Q: So far so good on my first month of condors…..2 weeks in….still delta neutral. Haven’t had to adjust yet…..but ready to if threatened.
I want to try the back-ratio type of trade to protect against a huge downstroke in January, but for the life of me I cannot get the analysis chart to look like it does in your video.
I have 10 grand in cash in the account with 2 grand in margin already on.
I made sure I am set for “1st triggers sequence”.
I insured I am set to “single symbol” and double check that no other positions or options are checked.
I check the dates……+1 at X, N/A, P/L open……etc…..I’m looking very closely and making certain my screen looks exactly like yours does in the video. I’m making sure I ‘buy’ the distant OTMs and ‘sell’ a single near month ITM. It just isn’t working.
I’m playing around with the strikes and months…..but for the life of me I cannot get the graph to look like yours does in the video. It always shows that the risk amount is roughly half of the margin required……not the 50 bucks or so that you show in the video.
I thought it might be possible that you have to have at least 25 grand in the account and satisfy the day-trading margin requirement and without that it won’t work right…..but I just don’t know.
A little help here? What could I be doing wrong? Thanx in advance if you can help….
A: The victory spreads only work
when the volatility is high.
The best strategy for a market in
which we anticipate higher volatility
is put calendar spreads for monthly
Q: A couple of weeks ago I purchased the Trading Pro System and also subscribed to the Daily Market Advantage.
You have provided an unbelievable resource and I am still working on paper trading and learning the adjustments on the iron condors and Calendar spreads. It is very interesting information.
I have watched the video on the Victory spread strategy several times. In attempting to utilize the strategy in the video I am not currently finding trades that match the low downside risk demonstrated in the video.
It seems currently many options front month I.V. is lower than further out months – I am not sure if this is affecting my analysis of the trade. I was also wondering if the relative close time until Oct expiration affects the outcome of this strategy? I did try numerous examples with selling either the Oct or November options.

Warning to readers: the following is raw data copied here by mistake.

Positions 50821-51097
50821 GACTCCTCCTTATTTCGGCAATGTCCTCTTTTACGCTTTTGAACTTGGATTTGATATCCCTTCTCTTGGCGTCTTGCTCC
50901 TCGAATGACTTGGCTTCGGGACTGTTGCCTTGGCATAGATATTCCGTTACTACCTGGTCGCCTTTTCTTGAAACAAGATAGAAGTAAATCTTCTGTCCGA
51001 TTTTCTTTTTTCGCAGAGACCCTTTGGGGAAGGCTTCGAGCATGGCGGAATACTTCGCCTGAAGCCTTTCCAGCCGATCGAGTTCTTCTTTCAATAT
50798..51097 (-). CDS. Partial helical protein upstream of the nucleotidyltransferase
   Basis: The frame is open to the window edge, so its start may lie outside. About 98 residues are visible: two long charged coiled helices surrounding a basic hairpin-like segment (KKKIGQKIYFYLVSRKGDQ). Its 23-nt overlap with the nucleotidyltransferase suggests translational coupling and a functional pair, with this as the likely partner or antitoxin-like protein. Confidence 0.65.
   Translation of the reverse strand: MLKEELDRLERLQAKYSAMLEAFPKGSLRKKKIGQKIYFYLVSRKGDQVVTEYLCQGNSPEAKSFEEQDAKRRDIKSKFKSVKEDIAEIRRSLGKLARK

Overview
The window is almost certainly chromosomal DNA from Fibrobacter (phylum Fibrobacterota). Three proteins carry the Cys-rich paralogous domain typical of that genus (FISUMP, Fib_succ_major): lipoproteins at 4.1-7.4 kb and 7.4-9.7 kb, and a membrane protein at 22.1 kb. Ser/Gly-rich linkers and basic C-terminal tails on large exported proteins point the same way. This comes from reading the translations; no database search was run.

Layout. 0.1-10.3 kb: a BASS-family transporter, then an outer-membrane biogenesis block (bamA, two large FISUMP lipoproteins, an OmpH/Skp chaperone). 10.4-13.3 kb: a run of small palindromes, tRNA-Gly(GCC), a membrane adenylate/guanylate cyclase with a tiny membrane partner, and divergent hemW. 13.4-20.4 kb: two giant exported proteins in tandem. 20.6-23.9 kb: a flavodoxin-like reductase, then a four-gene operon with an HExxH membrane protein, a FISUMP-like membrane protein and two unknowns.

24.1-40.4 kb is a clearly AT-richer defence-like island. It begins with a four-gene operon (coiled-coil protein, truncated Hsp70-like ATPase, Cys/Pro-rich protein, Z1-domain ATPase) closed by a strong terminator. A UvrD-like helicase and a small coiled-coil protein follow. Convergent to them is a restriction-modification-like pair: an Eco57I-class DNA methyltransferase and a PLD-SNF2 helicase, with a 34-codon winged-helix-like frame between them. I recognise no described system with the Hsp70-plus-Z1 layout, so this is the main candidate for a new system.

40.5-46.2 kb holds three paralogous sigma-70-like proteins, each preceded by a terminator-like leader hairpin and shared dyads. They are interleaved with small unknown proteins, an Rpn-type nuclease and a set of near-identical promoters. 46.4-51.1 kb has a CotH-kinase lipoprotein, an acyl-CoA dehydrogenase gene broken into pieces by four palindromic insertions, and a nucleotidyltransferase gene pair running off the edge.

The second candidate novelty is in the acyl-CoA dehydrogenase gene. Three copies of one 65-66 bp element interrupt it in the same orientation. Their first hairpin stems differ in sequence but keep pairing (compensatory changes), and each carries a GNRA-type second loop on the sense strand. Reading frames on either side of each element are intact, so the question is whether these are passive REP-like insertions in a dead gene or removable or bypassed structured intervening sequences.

Do you have any current examples of the Victory Spread strategy that could help me understand what I am missing or do I need to wait until after Oct expiration and then retry my analysis.
I greatly appreciate your expertise and enjoy listening to your market review each night. Keep up the great work.
A: The front month (Oct) has only 8 days left- that is the reason you cannot find any trades. There’s no time premium left in the front month.
The general rule is: Never use a front month with less than 30 days remaining.
In addition, the Vol will give you different risk profiles that may not be favorable. You want the front month to be a slightly higher vol than the back month.
A trick to finding those types of trades is to look for a stock that has sold off hard. For example – RIMM (on 9/25/09)
It lost about 15+ points in one day skyrocketing the front month Vol while the back month had a lower Vol.
The setup was very favorable at that time – it’s too late to do it now.
So use the 30-40 day month options and find stocks that have that positive volatility skew.
Q: In your demo video for this spread you say potential losses should be about $50 or so. You refer to favorable pricing. Would you please explain what you mean by favorable pricing? I have tried several scenarios with stocks that I think might be making a move up but in each case my potential losses were closer to $200. Today I reviewed AU (Anglogold Ashantilt) selling the oct 35 call and buying 3 Jan 50 calls. If the stock settled between 37 and 50 by Oct expiration I would lose money with the worse loss being $183. Not bad but more than $50. Am I missing something? Thank you. PS Am really enjoying the course.
A: The amount of loss in a victory spread depends on:
1) volatility at the time of the trade
2) the number of contracts used
3) time to expiration
It sounds like you were using the same example I was as far as contracts go (sold 1, bought 3) so the only differences would be “volatility” and “time to expiration” which would explain the difference in potential loss.